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Delayed SubscribeStar Saturday Delivered!: Christmas Concert 2022 Review

Today’s post is a SubscribeStar Saturday exclusive.  To read the full post, subscribe to my SubscribeStar page for $1 a month or more.  For a full rundown of everything your subscription gets, click here.

I never got around to writing about the annual school Christmas Concert last Saturday, so subscribers are getting a double dose of SubscribeStar Saturday today.  Despite this past week being exam week—historically full of free time—I was quite busy with a number of things related to closing out a semester of school.  Some Town Council things came up, too, so it was a fairly productive week.

All excuses aside, I’m finally getting around to it.

The short version is as follows:  it was amazing.  The kids performed extremely well.  Some of them gave what I would consider to be career-best performances.  There’s something magical about the stress and excitement and anticipation that bring out the best in students.

It wasn’t without glitches, but those small bits aside, it was fantastic.

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TBT^4: O Little Town of Bethlehem and the Pressures of Songwriting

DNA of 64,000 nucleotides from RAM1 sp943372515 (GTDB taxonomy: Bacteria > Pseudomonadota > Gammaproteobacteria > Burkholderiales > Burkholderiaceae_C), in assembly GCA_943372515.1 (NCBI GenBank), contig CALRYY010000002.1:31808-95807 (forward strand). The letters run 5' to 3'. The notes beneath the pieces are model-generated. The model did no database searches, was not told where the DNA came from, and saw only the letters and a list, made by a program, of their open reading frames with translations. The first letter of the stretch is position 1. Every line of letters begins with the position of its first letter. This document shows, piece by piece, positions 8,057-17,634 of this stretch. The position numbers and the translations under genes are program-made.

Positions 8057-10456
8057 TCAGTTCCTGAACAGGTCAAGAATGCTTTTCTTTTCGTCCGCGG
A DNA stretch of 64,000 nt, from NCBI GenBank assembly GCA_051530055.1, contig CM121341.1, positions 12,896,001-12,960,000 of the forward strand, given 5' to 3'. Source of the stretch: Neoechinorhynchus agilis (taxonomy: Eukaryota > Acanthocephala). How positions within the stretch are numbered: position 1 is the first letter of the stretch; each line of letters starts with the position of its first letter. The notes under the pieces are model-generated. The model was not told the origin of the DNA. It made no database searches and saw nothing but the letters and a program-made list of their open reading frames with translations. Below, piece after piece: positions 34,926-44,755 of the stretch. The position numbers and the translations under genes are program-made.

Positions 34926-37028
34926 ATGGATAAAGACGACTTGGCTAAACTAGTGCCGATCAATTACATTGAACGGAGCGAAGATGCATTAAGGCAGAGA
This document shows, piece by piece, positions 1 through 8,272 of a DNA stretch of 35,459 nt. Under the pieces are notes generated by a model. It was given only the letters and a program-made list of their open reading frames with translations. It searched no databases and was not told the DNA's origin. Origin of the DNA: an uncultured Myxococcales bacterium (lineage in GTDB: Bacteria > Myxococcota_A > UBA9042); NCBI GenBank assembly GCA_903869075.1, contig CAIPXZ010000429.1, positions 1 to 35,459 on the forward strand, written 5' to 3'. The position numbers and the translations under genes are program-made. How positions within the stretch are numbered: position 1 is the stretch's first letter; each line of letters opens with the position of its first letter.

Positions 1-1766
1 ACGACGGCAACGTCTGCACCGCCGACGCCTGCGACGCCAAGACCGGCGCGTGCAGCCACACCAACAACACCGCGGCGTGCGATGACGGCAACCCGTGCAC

It’s another Exam Week, a welcome respite after two weeks of madness.  Proctoring exams is a pain, but it’s the kind of tedious pain that we’re all used to enduring from time to time.  Fortunately, it’s basically two hours of boredom at a time, followed by frantic grading.  The sooner that’s done, the sooner Christmas Break can truly begin.

I’ve been thinking quite a bit lately about how pressure creates diamonds.  I was incredibly, almost superhumanly productive in the two weeks after Thanksgiving because I had to be.  I was putting in twelve-to-sixteen-hour days to get everything done, and while I was exhausted, I felt like a champion.

Then this last Saturday I had an endless day before me, and accomplished almost nothing.  Part of that was recovering from the craziness of the week before; part of it was woman problems (the greatest drain on energy and resources); part of it was the lack of anything to do.  I understand why retirees die within six months if they don’t find something productive to do—I was starting to think that all my endeavors meant nothing (maybe they do mean nothing, but as a Christian I know they do; if they didn’t mean anything, it’s all the more reason to keep myself moving so I don’t have time to dwell on The Darkness).

Anyway, that pressure can create Beauty.  All this pressure has had me thinking about Neo’s comment on my post “You’ll Get Everything and Not Like It“: “I always remember that our soldiers in France in 1944 had a saying, ‘The road home goes through Berlin’. Berlin is on all of our ways home.”  That’s the end of a very long and poignant comment, but those two sentences say it all.

With that, here is “TBT^2: O Little Town of Bethlehem and the Pressures of Songwriting“: